Take it easier, then, and the Lexus IS is dignified transport, which all gives you a better platform to enjoy the excellent listening experience of the Mark Levinson HiFi, if it has one of course. Tyre noise suppression on the road is decent, too, despite the Lexus IS having standard fitment of run-flat tyres, the short spurts of electric-only motoring the hybrid system allows underling just how hushed the Lexus IS can be. 

All Lexus IS come with driver and front passenger front, side and knee airbags, while there’s a curtain airbag running the length of the cabin. ABS with Electronic Brake Force Distribution and Brake Assist, and a traction and stability control system are standard on all, too. 

There’s a pop-up bonnet to help protect pedestrians in an impact, ISOFIX child seat mounts in the outer rear seats, a tyre pressure monitoring system, while Lexus also bundles a lot of safety equipment into all under its Lexus Safety System+ banner. That contains Dynamic Radar Cruise Control, Pre-Collision Assist, Lane Keep Assist, Road Sign Assist, Sway Warning System and Automatic High Beam for the headlights, on every trim level. 

The range-topping model benefits from a standard reversing camera with Rear Cross Traffic Alert and a Blind Spot Monitor and back in 2013 when it was tested by Euro NCAP, it scored a full five star rating in crash testing. 

In a world where you can buy plug-in hybrids that will cover your daily commute in electric-only modes, the Lexus IS300h’s hybrid system’s potential EV only range is very limited. Lexus doesn’t actually quote a figure, but it does default to EV on start up, and if you try hard you might get a couple of miles out of battery running alone.

MPG and fuel costs: How much does a Lexus IS cost to run?

"Think of the hybrid system in the Lexus IS300h as a means to generate greater fuel economy rather than a means of propelling you on your local journeys."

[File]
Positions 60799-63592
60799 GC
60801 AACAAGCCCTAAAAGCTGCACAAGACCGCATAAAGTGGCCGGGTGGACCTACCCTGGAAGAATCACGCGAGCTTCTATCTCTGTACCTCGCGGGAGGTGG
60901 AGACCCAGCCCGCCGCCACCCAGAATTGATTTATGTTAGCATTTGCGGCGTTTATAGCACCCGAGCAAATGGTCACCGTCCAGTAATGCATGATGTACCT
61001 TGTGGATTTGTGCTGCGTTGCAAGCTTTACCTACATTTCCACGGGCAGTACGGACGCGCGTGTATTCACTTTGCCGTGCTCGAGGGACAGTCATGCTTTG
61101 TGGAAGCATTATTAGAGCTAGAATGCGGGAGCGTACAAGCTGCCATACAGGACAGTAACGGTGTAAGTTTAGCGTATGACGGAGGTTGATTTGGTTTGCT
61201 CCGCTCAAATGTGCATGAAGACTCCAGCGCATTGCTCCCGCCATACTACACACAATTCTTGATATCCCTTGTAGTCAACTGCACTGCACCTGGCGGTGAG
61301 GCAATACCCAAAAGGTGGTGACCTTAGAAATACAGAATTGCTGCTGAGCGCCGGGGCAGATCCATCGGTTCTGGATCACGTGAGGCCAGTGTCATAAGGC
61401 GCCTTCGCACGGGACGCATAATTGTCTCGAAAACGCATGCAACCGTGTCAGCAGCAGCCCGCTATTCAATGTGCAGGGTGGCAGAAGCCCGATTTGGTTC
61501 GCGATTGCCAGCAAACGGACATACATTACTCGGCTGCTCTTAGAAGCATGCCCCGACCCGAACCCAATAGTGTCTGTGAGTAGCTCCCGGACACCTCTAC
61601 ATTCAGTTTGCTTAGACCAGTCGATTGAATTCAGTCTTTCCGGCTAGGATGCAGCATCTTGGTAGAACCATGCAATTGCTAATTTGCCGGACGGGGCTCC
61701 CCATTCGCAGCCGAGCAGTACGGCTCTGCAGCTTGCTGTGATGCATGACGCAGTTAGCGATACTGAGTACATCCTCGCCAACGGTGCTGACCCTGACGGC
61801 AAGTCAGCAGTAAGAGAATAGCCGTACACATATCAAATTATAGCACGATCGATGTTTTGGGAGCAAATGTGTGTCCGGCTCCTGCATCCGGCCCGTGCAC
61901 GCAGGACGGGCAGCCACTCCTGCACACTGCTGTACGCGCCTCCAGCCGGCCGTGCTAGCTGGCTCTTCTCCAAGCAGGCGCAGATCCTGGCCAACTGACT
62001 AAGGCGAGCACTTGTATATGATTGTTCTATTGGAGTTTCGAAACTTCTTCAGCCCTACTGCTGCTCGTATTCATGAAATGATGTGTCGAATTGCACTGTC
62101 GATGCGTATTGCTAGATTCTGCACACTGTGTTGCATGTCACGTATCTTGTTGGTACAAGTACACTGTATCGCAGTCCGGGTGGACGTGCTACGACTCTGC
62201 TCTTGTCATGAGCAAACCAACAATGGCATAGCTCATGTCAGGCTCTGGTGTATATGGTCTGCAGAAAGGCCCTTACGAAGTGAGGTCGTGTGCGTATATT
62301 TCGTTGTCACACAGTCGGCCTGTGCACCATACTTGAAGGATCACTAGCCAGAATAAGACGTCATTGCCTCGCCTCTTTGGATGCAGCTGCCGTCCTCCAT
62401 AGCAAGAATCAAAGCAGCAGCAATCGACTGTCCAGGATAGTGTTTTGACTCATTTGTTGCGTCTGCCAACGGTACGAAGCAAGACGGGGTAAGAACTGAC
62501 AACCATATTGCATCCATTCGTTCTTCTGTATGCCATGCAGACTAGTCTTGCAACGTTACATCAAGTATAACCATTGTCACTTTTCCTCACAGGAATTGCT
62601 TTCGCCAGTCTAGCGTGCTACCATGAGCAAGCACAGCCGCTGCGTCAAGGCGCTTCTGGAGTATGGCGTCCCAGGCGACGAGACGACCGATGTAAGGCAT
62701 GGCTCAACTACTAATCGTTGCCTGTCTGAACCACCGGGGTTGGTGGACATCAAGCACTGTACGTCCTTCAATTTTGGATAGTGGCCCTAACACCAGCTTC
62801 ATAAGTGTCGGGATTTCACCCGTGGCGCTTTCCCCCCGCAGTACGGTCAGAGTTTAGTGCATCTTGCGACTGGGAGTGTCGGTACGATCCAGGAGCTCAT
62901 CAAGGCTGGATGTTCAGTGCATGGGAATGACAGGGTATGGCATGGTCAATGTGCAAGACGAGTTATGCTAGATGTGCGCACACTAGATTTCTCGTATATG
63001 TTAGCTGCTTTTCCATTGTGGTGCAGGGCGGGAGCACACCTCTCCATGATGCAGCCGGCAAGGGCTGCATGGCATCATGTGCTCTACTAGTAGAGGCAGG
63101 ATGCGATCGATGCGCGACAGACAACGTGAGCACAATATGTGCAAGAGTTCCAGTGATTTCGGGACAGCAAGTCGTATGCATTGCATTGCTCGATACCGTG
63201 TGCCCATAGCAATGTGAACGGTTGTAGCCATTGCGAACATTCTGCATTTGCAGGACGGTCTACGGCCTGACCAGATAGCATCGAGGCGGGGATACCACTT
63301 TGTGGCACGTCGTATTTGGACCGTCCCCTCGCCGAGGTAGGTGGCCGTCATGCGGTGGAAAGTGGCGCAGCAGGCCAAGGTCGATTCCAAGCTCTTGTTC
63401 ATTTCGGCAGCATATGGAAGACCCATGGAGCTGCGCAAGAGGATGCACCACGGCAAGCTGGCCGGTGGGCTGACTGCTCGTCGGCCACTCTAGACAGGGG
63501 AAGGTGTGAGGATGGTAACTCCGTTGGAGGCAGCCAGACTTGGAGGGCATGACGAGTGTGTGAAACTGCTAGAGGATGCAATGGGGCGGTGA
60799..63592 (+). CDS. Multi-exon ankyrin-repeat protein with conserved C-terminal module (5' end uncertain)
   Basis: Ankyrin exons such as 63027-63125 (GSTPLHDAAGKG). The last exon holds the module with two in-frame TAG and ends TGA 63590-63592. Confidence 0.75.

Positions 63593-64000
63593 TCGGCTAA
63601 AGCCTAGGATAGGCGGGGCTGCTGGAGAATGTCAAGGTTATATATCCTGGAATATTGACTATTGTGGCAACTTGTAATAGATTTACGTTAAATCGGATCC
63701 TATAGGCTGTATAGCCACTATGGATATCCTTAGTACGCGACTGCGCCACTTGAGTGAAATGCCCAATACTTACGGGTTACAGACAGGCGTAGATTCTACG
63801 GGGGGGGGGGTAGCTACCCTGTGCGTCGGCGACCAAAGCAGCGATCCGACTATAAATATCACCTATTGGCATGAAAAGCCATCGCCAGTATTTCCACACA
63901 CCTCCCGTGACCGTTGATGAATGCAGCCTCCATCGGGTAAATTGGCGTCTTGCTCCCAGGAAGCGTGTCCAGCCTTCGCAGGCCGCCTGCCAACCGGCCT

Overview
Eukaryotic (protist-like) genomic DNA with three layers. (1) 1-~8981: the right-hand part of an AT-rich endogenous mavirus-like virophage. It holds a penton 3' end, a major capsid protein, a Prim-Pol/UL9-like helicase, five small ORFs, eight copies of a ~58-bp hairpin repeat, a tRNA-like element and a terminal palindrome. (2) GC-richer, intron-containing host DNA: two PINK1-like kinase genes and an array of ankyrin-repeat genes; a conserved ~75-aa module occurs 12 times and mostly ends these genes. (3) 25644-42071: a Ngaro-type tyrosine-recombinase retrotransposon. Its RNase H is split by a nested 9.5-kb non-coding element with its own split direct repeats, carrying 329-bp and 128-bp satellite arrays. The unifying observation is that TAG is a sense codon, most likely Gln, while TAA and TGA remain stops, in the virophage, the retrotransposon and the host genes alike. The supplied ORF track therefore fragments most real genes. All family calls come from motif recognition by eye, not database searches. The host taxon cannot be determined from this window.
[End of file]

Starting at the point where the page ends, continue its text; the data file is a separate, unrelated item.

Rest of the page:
Lexus IS right exterior

On the official WLTP test cycle, the Lexus IS300h manages between 44.8-48.7mpg, which isn’t that impressive these days. A diesel rival will easily significantly better that, while newer plug-in rivals can genuinely double that. There’s no charging time, or cost, because there’s no means of charging it, the Lexus IS300h filling its batteries on the move, or when braking.  

The Lexus IS scored a mighty 9.71 out of 10 for reliability in the Satisfaction Survey, which actually doesn't come as a surprise at all.

Lexus as a brand came second overall in the same survey, finishing just behind Dacia, so if you find a well-maintained example you can be pretty confident that your Lexus IS will be largely trouble-free.

The Lexus IS300h is listed in groups 28 to 38 for insurance, which is broadly similar to its rivals, so insuring the Lexus shouldn’t be any more troublesome or expensive as doing so with its more familiar competition.

Unsurprisingly the Lexus IS300h is the best performer here, and if you go for an SE model registered before the April 2017 rule changes you'll pay nothing towards VED. Even the F Sport version on bigger wheels is only £10 a year. After this date you'll pay £155 a year.

The other engine versions are more painful. A Lexus IS200t is £265 before April 2017 and £165 after, while the Lexus IS250 is £330 or £165 depending on its age.

How much should you be paying for a used Lexus IS?

"Having been around for so long there’s a sizeable choice in the used classifieds, to suit almost any budget. You can pick up a Lexus IS250 from £12,000, but the majority are about £15,000 and up."

Lexus IS (2013-2020) Review: exterior rear three quarter photo of the Lexus IS on the road

Hybrid models start at about the same price, thanks to the fact they’ve been around for a few years now. With all, there’s a certain expectancy of good reliability, so you should be able to buy older, higher mileage cars with a degree of confidence. 

The Lexus IS offers heated front seats, alloy wheels, Sat Nav, DAB, twin-zone climate control, parking sensors and Lexus Safety System+ containing Dynamic Radar Cruise Control, Pre-Collision System, Lane Keeping Assist and Automatic High Beam Control. 

The Lexus IS F-Sport adds sports suspension, driver and passenger eight-way electrically adjustable seats, 18-inch alloy wheels, rain-sensing wipers, auto-dimming rear-view mirror and F-Sport specific styling inside and out. 

Ask the heycar experts: common questions

It's good, but not great. There are better alternatives, even if you don't care about how good it is to drive. However, in hybrid form it could be cheap to run and reliability is generally excellent, so as a hassle-free choice it makes some sense.
In Lexus-speak IS means 'Intelligent Sport', but you could also easily translate that to mean 'smallish saloon', because all of Lexus's saloons end in S.
In this generation of Lexus IS, the IS200 is actually a four-cylinder turbo, but in the first generation the IS200 was a six-cylinder non-turbo unit - but that's not a V6 either. To complicate matters, the later IS250 is a V6...

Other popular reviews